Hon. Mr. Connell would make a few observations on the subject now before the House. He stated that they had had an elaborate speech from the hon. member for Russell, speaking in strong language with regard to the advantages that would be derived from opening up communication with the North-West by Lake Nipigon, and the value of the territory in that vicinity. No doubt the hon. member for Russell felt and believed all he said with reference to that territory. He (Mr. Connell) had endeavoured to obtain some information on that subject. The Government had very properly sent out parties for the purpose of obtaining information. That would be shown when the papers came before the House. He (Mr. Connell) was impressed with the idea that there were not sufficient inducements to invite settlers to that district. If his idea of that section of the country was correct, the soil and climate were not inviting. There was no forest, and fires had laid waste the greater portion of the district. The season was short, hence there was no inducement for immigrants. The hon. member for Algoma had truthfully stated the real state of things now taking place with regard to opening up communication with the North-West. They were now informed that the 397large expenditure taking place to open up communication was utterly useless and worse than thrown away. The route chosen by the Government was not the proper one. If an expenditure of ten times the amount estimated was put in that work, no good would come of it. He (Mr. Connell) was opposed to the first action of the Government on this North-West question; but new arrangements were now made by the Hon. Minister of Militia and the late Commissioner of Public Works. He (Mr. Connell), however, had but little faith in the matter. They must hold the Government responsible. The Government obtained authority from Parliament to obtain the necessary funds. They were clothed with power to go in and possess the land. What had been done? The country was about lost to the Dominion and a large expense had been incurred. The people of that territory were in open rebellion. This was not all. He (Mr. Connell) believed that the class of persons which had put this Dominion to so large an expense, would be found pouring into that district at no distant day. If we could get the territory, it would be at an endless expense, and he (Mr. Connell) did not believe the people of this Dominion would sanction it. The Hon. Secretary of State for the Provinces did not give much encouragement with regard to this matter, but he seemed to think all will turn up right. Now the House had been in session about four weeks. What had been done? What information had the Government imparted to the people of this Dominion? What is intended to be done? In the past there had been any amount of useless expenditure, entailing all kinds of difficulties in the North-West. What right have we in that Territory? Parliament authorized Government to act. What have they done? Nothing but bring us into difficulty, and wasted the public funds. If that territory is to form part of this Dominion, it can only be done by a railway. That under present consideration is an important question. If we had opened up the country it would be a matter of consideration with the people of this Dominion whether they would sanction the project. The whole subject is not encouraging for the future. The value of the country under present circumstances is problematical. Let us hope for the best. This was no time to discuss that subject. Let the papers be brought down. Let the policy of the Government be examined. Let the people of the Dominion know the true state of things, and then let the House decide the course to be taken for the welfare of the Dominion. But at present this Government has not done anything but get things into difficulty. It is to be regretted that they have failed in their duty in this respect.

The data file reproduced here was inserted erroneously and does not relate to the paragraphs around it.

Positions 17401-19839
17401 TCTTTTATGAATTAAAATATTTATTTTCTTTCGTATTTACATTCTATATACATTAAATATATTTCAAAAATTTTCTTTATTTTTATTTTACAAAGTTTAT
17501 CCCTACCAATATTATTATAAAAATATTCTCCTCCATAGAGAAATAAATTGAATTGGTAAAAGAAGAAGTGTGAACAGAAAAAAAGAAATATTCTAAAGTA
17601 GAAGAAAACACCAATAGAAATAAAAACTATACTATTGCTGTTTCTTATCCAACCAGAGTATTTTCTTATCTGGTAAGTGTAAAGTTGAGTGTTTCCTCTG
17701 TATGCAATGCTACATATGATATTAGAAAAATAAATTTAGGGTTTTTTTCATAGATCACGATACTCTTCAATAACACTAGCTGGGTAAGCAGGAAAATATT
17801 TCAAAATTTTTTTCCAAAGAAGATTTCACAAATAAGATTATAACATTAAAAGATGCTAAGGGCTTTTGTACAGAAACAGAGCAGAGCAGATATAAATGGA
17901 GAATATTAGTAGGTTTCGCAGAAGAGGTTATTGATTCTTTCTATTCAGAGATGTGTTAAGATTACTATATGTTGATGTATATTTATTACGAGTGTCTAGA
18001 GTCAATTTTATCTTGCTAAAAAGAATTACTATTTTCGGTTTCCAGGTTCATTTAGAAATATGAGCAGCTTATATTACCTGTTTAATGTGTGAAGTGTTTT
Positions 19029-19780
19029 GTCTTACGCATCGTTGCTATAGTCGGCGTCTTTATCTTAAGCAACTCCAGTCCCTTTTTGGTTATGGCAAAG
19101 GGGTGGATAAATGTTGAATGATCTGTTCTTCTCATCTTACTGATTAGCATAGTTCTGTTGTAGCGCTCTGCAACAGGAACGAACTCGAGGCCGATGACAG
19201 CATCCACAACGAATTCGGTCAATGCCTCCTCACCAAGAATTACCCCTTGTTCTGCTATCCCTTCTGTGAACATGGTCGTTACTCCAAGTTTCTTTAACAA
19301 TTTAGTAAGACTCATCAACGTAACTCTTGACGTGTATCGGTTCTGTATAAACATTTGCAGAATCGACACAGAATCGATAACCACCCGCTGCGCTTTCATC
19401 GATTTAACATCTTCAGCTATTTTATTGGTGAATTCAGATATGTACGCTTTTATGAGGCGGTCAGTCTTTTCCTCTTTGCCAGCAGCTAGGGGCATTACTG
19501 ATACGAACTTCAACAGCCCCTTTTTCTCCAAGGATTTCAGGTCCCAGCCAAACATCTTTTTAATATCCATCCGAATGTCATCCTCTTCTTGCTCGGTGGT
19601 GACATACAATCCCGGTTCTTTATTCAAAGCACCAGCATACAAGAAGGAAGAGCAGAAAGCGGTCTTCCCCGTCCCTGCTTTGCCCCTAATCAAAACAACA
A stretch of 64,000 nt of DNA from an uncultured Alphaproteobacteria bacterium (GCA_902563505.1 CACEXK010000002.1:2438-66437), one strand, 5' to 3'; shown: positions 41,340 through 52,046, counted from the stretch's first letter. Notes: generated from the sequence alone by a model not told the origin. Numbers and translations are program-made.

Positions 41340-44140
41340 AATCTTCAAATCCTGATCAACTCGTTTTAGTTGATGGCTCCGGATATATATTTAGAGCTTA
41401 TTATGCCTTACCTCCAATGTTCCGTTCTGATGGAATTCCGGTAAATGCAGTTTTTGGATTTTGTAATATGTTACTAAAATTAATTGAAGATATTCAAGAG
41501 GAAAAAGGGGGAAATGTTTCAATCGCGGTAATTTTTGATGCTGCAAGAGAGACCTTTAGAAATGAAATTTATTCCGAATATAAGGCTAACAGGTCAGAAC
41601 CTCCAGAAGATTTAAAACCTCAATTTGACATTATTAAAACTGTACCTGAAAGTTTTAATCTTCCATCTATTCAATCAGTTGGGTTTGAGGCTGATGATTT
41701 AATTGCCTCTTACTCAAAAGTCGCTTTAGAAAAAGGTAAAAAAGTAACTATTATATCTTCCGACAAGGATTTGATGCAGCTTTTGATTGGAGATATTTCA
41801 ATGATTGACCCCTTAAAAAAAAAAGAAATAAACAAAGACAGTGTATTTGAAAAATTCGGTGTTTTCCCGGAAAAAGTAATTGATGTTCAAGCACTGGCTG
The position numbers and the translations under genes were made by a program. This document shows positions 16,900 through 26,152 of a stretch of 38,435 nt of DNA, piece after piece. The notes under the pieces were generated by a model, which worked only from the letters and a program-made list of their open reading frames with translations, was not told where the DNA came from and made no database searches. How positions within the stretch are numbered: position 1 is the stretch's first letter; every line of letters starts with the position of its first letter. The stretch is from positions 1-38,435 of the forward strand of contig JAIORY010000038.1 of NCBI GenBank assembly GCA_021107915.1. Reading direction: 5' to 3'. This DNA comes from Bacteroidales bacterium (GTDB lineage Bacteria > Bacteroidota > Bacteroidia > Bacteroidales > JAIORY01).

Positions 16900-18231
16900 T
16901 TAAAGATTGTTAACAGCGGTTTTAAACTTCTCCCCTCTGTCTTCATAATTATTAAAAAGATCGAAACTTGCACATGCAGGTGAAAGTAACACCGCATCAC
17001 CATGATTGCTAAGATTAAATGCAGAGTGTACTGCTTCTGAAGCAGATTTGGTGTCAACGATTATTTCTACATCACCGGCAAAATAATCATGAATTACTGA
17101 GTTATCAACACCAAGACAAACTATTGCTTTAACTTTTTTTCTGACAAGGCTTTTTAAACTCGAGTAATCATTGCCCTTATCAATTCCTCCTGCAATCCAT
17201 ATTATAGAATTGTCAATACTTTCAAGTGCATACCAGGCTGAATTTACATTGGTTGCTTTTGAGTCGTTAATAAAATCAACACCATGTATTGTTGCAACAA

398 COMMONS DEBATES March 14, 1870